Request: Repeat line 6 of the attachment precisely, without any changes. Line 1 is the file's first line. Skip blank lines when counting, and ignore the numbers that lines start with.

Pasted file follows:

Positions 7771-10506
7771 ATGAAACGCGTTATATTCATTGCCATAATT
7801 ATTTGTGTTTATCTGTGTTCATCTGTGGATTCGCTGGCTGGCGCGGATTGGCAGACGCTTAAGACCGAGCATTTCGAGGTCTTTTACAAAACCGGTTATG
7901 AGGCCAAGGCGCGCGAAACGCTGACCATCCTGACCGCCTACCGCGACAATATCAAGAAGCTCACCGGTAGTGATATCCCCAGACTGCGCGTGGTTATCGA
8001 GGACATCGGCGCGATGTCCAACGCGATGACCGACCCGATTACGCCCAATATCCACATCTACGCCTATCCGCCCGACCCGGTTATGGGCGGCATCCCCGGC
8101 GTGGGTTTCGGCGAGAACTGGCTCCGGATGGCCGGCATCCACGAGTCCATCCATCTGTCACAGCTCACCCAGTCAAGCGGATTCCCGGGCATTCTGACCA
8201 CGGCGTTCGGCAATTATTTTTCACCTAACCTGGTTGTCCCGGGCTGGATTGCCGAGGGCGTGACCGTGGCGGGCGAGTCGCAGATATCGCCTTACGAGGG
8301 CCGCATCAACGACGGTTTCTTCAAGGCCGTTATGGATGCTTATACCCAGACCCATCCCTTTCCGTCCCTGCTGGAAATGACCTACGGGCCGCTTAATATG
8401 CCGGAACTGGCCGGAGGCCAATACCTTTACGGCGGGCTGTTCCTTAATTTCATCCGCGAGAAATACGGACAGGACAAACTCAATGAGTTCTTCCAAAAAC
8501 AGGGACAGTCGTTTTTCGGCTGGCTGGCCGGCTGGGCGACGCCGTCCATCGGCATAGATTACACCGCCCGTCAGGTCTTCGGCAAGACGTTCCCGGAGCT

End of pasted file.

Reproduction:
8101 GTGGGTTTCGGCGAGAACTGGCTCCGGATGGCCGGCATCCACGAGTCCATCCATCTGTCACAGCTCACCCAGTCAAGCGGATTCCCGGGCATTCTGACCA